The problem confronting Cava DO is that it does not currently have a true mechanism for identifying quality. Cava is a mechanism for producing sparkling wine rather than a geographic or terroir-based schema. And it seems that the name Cava is irretrievably broken. The producers intuitively have the right ideas as to how to solve the problem but the DO is afraid of sinking into irrelevance.

It is extremely important that the DO work with these innovative producers so that, as a group, they can work towards a number of sub-appellations which can produce terroir-based, high-quality wines under a Cava umbrella (or some other less-offensive nomenclature). If they choose, instead, to fight along the way, the ensuing complexity of offerings will turn the consumer off and end in great damage to the Spanish sparkling wine industry.

©Wine -- Mise en abyme

Thursday, April 25, 2019

Tasting the wines of Arkenstone with Jake Krausz, Estate Director

One of the treats of my previously annual jaunt to Premiere Napa Vally was tasting the wines of Arkenstone with Susan Krausz (estate co-owner) and Sam Kaplan (its highly accomplished winemaker). I was especially drawn to the Sauvignon Blancs which, in my humble opinion, are among the best produced in the United States.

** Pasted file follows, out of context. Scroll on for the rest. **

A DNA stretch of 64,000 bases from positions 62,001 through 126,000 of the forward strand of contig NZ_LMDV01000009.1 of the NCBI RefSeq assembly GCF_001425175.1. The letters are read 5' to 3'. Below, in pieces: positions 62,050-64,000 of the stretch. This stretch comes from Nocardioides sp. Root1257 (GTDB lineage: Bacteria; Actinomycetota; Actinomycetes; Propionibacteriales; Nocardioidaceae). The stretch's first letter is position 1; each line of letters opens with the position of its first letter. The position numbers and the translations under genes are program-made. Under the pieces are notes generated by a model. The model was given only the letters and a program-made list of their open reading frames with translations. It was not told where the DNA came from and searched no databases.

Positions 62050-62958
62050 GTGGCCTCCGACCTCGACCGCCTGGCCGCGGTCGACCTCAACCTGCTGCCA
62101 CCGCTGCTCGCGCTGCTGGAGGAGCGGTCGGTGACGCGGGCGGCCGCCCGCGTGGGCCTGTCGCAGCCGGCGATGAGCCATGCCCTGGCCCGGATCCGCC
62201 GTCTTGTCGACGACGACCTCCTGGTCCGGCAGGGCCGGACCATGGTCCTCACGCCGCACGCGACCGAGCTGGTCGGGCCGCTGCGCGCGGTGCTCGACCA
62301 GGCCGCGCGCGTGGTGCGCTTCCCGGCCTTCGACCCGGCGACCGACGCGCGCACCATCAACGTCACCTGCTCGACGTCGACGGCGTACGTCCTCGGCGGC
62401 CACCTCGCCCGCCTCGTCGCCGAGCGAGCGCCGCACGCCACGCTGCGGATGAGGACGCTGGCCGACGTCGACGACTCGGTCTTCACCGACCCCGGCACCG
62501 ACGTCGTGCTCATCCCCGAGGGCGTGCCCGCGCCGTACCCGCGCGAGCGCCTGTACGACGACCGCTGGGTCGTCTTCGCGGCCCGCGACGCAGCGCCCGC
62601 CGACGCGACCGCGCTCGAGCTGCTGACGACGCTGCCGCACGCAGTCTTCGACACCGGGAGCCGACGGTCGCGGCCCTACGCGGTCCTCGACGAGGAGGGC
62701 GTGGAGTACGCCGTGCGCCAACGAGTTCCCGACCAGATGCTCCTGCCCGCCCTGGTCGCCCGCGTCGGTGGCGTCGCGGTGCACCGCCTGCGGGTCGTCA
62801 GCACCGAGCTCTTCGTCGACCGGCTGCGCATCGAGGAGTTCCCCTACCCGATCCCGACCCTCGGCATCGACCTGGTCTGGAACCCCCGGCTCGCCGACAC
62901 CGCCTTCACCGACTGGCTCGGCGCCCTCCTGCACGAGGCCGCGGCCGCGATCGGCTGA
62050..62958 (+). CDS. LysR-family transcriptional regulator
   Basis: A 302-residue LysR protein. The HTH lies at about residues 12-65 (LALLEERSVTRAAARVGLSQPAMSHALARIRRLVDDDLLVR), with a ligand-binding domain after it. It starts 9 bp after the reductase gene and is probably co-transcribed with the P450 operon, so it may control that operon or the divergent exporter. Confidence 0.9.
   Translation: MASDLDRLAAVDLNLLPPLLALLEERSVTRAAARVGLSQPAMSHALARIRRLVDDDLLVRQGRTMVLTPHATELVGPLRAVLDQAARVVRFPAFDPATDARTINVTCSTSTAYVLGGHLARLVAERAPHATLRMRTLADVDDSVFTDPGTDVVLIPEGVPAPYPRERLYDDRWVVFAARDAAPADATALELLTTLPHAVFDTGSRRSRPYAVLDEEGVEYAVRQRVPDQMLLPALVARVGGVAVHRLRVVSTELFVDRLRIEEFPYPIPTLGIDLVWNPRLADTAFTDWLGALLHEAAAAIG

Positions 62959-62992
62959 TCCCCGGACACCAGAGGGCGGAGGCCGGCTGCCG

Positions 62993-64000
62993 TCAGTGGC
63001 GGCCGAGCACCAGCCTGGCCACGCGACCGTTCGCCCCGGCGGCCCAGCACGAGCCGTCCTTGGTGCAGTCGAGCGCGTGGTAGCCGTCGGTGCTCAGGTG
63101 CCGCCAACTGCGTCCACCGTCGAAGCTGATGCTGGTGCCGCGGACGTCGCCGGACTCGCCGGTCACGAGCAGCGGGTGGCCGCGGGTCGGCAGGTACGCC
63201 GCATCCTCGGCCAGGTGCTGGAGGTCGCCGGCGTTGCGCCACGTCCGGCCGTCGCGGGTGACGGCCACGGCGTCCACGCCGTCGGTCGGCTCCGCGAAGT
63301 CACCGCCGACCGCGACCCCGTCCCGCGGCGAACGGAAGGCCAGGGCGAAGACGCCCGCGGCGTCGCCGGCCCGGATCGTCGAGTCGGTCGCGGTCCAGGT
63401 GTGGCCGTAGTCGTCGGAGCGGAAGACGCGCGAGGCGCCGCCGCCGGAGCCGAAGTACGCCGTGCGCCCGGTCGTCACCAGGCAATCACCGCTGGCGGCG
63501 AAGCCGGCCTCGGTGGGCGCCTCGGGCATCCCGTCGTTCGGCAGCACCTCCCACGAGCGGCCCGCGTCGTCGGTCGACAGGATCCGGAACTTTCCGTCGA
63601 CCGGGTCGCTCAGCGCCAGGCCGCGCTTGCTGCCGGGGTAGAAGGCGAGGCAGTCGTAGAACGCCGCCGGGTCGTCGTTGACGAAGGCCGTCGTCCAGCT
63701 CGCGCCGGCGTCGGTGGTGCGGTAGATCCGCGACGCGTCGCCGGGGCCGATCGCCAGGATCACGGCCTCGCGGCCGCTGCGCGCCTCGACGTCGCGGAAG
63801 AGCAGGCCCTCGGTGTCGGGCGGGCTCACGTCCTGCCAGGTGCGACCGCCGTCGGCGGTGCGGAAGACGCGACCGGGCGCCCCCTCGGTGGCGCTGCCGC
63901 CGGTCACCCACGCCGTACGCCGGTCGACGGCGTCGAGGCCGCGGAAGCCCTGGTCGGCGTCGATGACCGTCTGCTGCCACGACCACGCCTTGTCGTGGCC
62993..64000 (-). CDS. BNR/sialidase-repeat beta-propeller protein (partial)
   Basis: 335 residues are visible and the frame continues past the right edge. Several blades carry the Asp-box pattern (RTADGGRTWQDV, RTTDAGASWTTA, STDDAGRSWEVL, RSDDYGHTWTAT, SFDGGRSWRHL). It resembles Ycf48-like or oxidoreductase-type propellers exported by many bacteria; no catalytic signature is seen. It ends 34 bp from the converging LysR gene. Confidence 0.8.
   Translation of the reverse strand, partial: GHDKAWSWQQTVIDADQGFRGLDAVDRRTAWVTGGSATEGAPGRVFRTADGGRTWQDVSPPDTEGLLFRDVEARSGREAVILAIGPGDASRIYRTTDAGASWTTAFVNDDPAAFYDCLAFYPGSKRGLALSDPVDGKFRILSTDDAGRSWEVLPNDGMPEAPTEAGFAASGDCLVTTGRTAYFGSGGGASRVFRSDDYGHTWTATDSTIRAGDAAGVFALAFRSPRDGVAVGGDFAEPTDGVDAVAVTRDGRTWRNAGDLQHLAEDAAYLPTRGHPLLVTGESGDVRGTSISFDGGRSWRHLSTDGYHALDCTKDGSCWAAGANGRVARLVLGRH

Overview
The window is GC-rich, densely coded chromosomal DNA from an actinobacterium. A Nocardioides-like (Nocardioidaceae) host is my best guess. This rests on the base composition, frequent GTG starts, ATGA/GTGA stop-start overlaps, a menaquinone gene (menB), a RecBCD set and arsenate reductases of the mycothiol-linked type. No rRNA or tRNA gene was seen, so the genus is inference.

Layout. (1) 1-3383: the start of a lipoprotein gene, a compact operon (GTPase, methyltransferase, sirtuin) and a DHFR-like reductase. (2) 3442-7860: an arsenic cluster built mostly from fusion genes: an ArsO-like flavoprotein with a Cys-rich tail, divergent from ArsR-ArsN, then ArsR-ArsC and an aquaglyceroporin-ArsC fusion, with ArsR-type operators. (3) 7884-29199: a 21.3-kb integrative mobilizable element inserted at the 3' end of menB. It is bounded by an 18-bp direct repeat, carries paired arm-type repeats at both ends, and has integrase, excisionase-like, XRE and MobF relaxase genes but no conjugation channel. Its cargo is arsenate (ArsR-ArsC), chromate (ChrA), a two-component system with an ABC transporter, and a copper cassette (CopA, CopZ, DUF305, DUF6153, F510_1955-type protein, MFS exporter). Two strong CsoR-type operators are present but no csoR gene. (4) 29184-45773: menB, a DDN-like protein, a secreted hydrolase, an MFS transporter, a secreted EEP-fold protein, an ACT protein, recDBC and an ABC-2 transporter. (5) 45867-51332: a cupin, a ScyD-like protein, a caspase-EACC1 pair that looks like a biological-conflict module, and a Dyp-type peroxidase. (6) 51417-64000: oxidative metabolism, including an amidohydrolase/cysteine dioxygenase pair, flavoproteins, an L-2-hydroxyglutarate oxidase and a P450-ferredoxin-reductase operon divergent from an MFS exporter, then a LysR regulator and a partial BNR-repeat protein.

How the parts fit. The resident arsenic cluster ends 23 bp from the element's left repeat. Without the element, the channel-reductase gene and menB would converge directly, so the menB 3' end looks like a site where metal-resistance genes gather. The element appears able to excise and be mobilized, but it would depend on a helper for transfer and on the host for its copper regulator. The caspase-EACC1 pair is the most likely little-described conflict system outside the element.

Author with Arkenstone Winemaker
Sam Kaplan at Premiere Napa Valley 2017
I had an opportunity to revisit these memories on Tuesday last when Jake Krausz, the Estate Director, brought the key wines to Wine on the Way for a consumer tasting. The tasting was held in a "Happy Hour" format with Jake mingling among patrons on "this side" of the "bar" and Robert Zaun (Terroir Selections) and Connor Barbaree (Arkenstone) doing the pouring.

Jake Krausz, Arkenstone Estate Director
Arkenstone sits on the western ridge of Howell Mountain on land -- ranging between 1400 and 1650 feet elevation -- purchased by Ron and Susan Krausz back in 1988. After gaining the insight that the property was capable of producing high-quality wines, the Krausz's began a methodical and studied journey which has resulted in an estate and wines that have garnered attention and acclaim from consumers and critics alike.